- You can start making strides on rebuilding your credit by simply making all of your monthly payments on time, including cell phone and utility bills.
- For example, having a contract for your phone and meeting your payment commitments is a great, affordable way to start building up equity.
- Try creating a calendar to track your payment due dates or schedule automatic withdrawals from your bank.
- Get into the habit of making your payments a few days early to prevent accidental lapses.
Step 5: Rebuild credit by taking out a small loan and paying it off
As with the example of the cell phone contract, some consumers are able to get a head start on rebuilding their credit by taking out a new personal loan and paying it off. Doing so shows that you are capable to responsibly paying off your loans, and is an example of prudence that can offset poorer past decisions.
One difficulty here lies in the fact that those with bad credit tend to have more difficulty securing new loans.
This is one way that Magical Credit has proven helpful in the past: we specialize in bad credit loans, typically with a lower principal than at traditional financial institutions.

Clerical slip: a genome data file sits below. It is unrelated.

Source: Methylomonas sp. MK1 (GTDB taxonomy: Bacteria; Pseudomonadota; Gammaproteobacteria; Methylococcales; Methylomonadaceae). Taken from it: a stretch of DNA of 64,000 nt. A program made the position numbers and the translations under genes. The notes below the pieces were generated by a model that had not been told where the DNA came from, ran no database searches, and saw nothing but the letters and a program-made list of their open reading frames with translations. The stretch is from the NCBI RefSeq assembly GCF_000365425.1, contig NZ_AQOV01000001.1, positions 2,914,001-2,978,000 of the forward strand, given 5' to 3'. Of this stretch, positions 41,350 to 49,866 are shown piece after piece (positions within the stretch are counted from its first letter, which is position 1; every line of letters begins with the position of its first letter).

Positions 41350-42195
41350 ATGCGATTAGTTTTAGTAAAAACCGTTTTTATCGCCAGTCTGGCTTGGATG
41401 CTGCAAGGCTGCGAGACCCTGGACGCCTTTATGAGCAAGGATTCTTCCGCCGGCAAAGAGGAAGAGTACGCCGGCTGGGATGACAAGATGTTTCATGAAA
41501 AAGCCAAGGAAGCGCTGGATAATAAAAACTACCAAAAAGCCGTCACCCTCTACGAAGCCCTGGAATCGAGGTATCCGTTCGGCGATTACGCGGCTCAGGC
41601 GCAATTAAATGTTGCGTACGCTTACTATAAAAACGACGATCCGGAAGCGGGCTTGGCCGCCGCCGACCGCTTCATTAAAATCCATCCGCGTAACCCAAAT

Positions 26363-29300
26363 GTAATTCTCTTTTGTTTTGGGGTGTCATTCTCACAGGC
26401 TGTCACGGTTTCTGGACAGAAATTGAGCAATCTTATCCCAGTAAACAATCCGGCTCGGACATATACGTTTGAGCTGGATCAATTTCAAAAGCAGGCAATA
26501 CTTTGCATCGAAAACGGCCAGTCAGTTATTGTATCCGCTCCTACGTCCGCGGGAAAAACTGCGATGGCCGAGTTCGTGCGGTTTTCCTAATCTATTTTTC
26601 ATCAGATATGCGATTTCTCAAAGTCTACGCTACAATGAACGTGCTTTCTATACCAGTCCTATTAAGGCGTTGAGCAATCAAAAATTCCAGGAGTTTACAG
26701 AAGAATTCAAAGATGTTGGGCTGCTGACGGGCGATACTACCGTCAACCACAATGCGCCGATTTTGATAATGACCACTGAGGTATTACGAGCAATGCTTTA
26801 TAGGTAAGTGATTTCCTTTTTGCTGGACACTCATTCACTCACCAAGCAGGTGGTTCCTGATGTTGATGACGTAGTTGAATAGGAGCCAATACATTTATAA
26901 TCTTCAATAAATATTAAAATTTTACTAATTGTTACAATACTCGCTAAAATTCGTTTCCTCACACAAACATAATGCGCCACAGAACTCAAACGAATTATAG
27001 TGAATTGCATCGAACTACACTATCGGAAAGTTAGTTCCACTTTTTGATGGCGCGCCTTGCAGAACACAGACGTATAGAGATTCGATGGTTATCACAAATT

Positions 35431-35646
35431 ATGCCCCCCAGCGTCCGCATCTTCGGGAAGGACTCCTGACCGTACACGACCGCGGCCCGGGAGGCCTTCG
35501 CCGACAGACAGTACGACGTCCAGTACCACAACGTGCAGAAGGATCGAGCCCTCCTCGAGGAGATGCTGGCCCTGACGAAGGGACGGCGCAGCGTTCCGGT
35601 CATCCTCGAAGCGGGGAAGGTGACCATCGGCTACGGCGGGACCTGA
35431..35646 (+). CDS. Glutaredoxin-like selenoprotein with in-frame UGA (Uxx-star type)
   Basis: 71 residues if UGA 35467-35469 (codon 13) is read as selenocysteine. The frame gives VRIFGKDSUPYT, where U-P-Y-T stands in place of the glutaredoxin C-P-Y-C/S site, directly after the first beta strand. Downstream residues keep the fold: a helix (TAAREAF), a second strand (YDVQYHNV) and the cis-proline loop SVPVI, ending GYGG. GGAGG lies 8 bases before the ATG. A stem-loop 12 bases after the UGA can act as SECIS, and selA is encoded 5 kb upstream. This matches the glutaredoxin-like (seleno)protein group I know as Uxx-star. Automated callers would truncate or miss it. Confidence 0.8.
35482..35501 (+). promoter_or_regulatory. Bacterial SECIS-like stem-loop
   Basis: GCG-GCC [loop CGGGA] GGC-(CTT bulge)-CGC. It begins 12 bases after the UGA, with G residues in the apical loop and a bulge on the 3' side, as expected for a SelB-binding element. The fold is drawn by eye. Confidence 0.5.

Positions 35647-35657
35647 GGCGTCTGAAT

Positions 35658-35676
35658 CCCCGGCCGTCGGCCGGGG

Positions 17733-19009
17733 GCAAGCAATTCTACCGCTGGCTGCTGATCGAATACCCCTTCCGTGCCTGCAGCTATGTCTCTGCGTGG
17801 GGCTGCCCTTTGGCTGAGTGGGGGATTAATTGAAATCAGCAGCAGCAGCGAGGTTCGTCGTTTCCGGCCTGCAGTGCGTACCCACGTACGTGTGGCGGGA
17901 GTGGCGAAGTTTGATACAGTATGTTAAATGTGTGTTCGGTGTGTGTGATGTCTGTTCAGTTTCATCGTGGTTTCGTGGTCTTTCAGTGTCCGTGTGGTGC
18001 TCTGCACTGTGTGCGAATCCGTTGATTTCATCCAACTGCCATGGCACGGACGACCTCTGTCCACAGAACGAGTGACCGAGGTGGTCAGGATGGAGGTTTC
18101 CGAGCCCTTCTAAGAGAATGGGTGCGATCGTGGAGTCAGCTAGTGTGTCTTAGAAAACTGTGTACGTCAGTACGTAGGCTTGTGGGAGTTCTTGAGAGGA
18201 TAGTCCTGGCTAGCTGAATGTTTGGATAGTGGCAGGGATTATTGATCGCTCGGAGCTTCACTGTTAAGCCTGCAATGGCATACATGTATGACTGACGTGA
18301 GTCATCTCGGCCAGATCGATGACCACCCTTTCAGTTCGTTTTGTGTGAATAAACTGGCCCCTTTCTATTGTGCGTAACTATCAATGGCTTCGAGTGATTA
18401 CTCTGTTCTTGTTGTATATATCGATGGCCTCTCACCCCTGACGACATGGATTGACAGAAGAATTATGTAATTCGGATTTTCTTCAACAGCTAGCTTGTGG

You can use our online calculator to determine what your monthly payments would be like based on the amount and repayment term you desire.
Ask our representatives how a short-term Magical Credit loan can help you take the first step to rebuilding your credit!
Another option is to get a secured credit card. Secured credit cards require you to put down an initial deposit on your card (ex. $500 or $1000). This payment represents collateral. By regularly paying down any amounts you put on the card each month, your credit rating will gradually improve.
Step 6: Consolidate your debts
This step dovetails with the last. Chances are your debts come from a variety of sources: credit cards, car loans, lines of credit, mortgages, student loan payments etc. Each of these debts comes with its own terms and restrictions. Perhaps more importantly, each also has its own interest rate. Consolidating your debts refers to taking out a new loan to pay off one or more of your prior debts. This way, instead of having to juggle several payment commitments, you simply make payments on a single loan every month.
Step 7: Don’t close accounts - pay them off
Credit bureaus look favourably on accounts which have been open longer periods of time, as they provide a clearer look at your tendencies over time, and also show whether you’re able to maintain a healthy relationship with lenders. If you’re worried about, for example, your spending habits with your credit card, it’s better to simply lock the card away than to actually close your account. This will help you build a history of positive credit management.
Remember: having a credit card doesn’t mean you need to use it! There’s no difference between making minimum payments on an active credit card and a cancelled one, so just leave the account be (at least until you’ve paid it off).